The brief but ferocious Scherzo movement, Shostakovich’s portrayal of Stalinist evil, was well realised, even if it did not snarl as malignantly as the Singapore Symphony’s performances from the old days (this symphony was one of Choo Hoey’s favourite showpieces). The third movement proved the trickiest of the lot, with the composer’s quotes of his own initials DSCH and the enigmatic Elfira theme (E-A-E-D-E) being the crux of the matter. Here the wind soloists were excellent, especially clarinettist Chang Hong, bassoonist Lim Tee Heong, oboist Tay Kai Tze and flautist Cheryl Lim, in characterising the themes. The French horn had an off-day, each of its 12 entries had the quality of playing Russian roulette – you don’t know which chamber was loaded.

The finale was a riot of sound, a parody on Soviet society where the apparent merry-making is a cloak for something far more sinister. Here the orchestra revelled in its high jinks, and the playing was back to the highest order which previous concerts have led us to expect. It was a brave decision to programme this symphony, but a necessary step in the growth and development of an orchestra. Despite the raw edges, this concert should still be considered a success, and it will be revealing when OMM returns to these works in the near future.

Podcast will arrive this weekend -- with the hurricane!

Coming this weekend: a podcast in the lap of New York luxury in 1864, including the Fifth Avenue Hotel, pictured above (at far right) in the 1900s. But wait, is that something burning?

This has been a pretty insane week, especially as I'm moving to a new apartment this Tuesday and Tom's recently back from his vacation. As a result, the podcast will go live this weekend, most likely Sunday morning, August 28. But I assure you it will be worth the wait and a great distraction as Hurricane Irene comes barreling through the city!

Since I've been focusing on subjects from the year 1864, you might have a good guess on what this week's podcast topic is. But here's another small clue: like a wealthy tourist, we'll be spending a lot of times in fancy hotels, but it won't be for pleasantries. (Don't worry, this show won't be quite as depressing as the Draft Riots!)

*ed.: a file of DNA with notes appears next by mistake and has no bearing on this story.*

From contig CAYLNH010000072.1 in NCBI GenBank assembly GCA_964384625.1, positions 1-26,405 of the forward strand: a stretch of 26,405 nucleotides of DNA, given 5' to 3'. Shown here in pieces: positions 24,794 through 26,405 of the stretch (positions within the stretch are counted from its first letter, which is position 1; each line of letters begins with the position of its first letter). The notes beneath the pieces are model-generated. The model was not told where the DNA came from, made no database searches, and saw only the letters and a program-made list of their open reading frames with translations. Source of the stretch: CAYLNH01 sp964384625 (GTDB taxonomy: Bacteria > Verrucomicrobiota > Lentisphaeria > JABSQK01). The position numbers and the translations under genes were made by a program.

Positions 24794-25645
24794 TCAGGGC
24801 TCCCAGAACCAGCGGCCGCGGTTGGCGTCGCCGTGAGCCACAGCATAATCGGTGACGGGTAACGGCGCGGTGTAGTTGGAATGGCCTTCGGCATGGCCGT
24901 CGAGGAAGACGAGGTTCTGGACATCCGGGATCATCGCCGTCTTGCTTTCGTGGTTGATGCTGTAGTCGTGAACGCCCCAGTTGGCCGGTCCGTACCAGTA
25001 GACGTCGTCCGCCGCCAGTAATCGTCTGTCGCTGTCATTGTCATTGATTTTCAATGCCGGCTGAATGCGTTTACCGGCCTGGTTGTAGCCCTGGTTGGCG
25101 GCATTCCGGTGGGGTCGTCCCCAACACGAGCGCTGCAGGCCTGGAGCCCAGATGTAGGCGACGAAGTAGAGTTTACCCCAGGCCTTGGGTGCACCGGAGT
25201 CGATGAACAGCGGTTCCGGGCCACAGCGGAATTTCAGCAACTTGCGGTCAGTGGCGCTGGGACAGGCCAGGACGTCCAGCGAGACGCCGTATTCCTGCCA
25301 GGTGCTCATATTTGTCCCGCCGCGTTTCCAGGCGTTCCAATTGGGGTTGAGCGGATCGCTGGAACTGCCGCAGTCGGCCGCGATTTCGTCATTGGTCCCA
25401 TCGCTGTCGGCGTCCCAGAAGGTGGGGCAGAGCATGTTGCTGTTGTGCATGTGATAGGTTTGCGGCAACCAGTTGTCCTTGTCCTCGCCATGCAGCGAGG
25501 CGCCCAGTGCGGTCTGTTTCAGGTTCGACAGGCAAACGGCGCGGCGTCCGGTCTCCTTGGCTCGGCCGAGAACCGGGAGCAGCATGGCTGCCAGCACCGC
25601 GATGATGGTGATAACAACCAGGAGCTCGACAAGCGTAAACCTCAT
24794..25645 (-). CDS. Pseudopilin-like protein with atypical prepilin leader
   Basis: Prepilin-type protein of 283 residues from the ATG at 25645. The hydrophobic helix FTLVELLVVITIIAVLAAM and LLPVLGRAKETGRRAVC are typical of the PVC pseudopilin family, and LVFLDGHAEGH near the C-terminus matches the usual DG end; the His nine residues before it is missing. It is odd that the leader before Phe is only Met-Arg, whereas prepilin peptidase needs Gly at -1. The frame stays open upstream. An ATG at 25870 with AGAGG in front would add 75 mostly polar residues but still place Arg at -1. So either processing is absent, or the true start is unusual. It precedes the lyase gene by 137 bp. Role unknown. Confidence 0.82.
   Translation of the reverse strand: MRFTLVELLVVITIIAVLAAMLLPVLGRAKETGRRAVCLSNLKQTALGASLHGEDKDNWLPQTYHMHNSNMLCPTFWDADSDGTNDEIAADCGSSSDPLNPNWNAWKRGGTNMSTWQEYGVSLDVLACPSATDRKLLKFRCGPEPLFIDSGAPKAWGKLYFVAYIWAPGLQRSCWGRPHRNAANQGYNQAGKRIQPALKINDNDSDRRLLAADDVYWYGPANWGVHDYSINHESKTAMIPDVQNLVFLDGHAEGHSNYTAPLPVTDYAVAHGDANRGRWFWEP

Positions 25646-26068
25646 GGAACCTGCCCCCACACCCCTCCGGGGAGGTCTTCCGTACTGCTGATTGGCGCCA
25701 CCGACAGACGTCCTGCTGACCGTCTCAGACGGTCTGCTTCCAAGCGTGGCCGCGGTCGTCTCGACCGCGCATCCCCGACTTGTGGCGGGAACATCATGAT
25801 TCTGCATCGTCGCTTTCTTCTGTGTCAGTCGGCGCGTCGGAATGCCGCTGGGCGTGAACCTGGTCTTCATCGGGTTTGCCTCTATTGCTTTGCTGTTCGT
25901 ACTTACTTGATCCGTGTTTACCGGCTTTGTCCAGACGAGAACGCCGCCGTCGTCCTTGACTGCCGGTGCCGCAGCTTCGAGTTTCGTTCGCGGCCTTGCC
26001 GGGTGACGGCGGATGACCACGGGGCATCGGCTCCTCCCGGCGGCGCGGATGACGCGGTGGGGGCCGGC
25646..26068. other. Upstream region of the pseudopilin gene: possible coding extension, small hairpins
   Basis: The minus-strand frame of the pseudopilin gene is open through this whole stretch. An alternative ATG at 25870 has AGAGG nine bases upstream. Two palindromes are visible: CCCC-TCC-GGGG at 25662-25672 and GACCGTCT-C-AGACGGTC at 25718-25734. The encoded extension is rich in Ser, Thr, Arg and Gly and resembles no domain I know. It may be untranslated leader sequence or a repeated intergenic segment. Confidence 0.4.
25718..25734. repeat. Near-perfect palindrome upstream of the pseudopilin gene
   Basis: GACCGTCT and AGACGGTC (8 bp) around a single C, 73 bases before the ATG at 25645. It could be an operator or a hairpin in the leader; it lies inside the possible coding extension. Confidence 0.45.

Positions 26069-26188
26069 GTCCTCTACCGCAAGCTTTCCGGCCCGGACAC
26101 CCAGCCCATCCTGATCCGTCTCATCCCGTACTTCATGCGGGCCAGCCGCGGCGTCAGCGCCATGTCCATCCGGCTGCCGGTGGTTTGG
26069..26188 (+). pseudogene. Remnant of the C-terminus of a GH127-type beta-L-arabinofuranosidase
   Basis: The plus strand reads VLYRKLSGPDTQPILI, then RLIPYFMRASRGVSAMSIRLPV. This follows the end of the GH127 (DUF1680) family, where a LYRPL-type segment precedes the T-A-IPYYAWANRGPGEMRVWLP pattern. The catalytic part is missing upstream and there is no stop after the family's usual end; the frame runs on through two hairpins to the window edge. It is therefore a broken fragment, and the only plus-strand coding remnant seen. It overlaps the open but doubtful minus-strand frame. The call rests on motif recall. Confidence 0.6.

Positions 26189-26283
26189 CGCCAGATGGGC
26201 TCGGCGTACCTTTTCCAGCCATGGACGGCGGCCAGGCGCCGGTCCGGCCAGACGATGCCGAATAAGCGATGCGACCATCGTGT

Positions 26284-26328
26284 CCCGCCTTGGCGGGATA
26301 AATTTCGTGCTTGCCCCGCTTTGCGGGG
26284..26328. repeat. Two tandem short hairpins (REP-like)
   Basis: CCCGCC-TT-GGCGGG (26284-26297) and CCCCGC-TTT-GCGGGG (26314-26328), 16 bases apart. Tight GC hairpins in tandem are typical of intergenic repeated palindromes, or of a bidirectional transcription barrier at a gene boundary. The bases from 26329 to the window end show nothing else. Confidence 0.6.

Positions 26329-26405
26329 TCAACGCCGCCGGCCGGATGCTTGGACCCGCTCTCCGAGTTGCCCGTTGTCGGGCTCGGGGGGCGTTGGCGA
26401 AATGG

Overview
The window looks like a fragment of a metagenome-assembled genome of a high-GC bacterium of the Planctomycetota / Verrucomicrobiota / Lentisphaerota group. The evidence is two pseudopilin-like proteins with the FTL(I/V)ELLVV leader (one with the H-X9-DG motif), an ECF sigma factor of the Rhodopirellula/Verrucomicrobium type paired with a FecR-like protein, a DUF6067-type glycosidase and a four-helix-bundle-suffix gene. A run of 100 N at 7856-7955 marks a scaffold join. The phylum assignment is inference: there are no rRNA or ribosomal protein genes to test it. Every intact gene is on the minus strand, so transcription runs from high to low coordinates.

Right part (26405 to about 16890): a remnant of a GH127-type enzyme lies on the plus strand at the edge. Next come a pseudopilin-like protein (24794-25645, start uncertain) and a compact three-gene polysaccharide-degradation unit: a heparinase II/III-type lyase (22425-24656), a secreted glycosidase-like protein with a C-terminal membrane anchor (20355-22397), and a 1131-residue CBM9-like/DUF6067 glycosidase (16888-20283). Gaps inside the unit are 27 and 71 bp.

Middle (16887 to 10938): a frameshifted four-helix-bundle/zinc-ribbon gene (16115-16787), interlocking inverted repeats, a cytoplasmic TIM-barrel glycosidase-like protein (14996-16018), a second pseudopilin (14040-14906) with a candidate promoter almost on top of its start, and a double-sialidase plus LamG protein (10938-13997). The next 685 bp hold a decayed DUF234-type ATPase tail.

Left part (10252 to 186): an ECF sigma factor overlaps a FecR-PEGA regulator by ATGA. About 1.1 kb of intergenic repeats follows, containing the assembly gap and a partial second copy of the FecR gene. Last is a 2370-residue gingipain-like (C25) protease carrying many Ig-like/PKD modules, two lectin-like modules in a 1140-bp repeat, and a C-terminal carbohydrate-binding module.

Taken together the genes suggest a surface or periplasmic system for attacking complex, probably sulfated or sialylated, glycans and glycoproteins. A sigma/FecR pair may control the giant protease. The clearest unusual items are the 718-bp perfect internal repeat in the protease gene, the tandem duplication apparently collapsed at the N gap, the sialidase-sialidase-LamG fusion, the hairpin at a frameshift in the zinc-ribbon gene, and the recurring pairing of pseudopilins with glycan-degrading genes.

CD Reviews (The Straits Times, August 2011)

LISZT Harmonies du soir


Decca 478 2728 / *****

This recital of piano music by Franz Liszt runs for under an hour, but every minute is well spent. Brazilian virtuoso Nelson Freire deliberate eschews outright fireworks and goes for the poetic. There are neither vulgar operatic fantasies nor showboating transcriptions, and the most overt display comes in the brooding Second Ballade in B minor which portends “tragedy on an epic scale”, and the ecstatic chords of the penultimate Transcendental Etude, Harmonies du soir (Evening Harmonies). These performances highlight Liszt’s much underrated greatness.

Of the much vaunted Hungarian Rhapsodies, Freire picks one of the shortest, the Third, contrasting lugubriousness with shimmering tinkles of the Hungarian cimbalom (dulcimer). The Six Consolations, hardly Liszt’s most flashy of cycles, find a sympathetic interpreter who fleshes out its genteel spirituality. Those hankering for some of Liszt’s scintillating fingerwork will relish moments in the concert etude Waldesrauschen (Forest Murmurs), Valse Oubliee No.1 and Petrarch Sonnet No.104, and Freire duly obliges.

A disturbing trend in classical music

It is a sign of the times when classical musicians begin believing that they are God's gift to music. This insidious and disturbing trend becomes especially apparent when the names of artists are placed more prominently and in bigger letters than the composer's.

Take this for example: Lang Lang's latest release on Sony Classical to cash in on the Liszt bicentenary. His name is in big white letterings, while Liszt's is relegated below. And what are those red and orange waves emanating from his hands? The title "Liszt, My Piano Hero" is narcissistic in itself, as if claiming some spiritual or familial connection with the great pianist composer himself. Could you imagine for a second Alfred Brendel or Murray Perahia doing the same thing?

My all time "favourite" CD cover, a seemingly topless Vanessa-Mae in the throes of ecstasy for her recording of Vivaldi's Four Seasons. Again her name towers over the red priest's. And she seems to be saying "Playing Vivaldi gives me multiple orgasms!"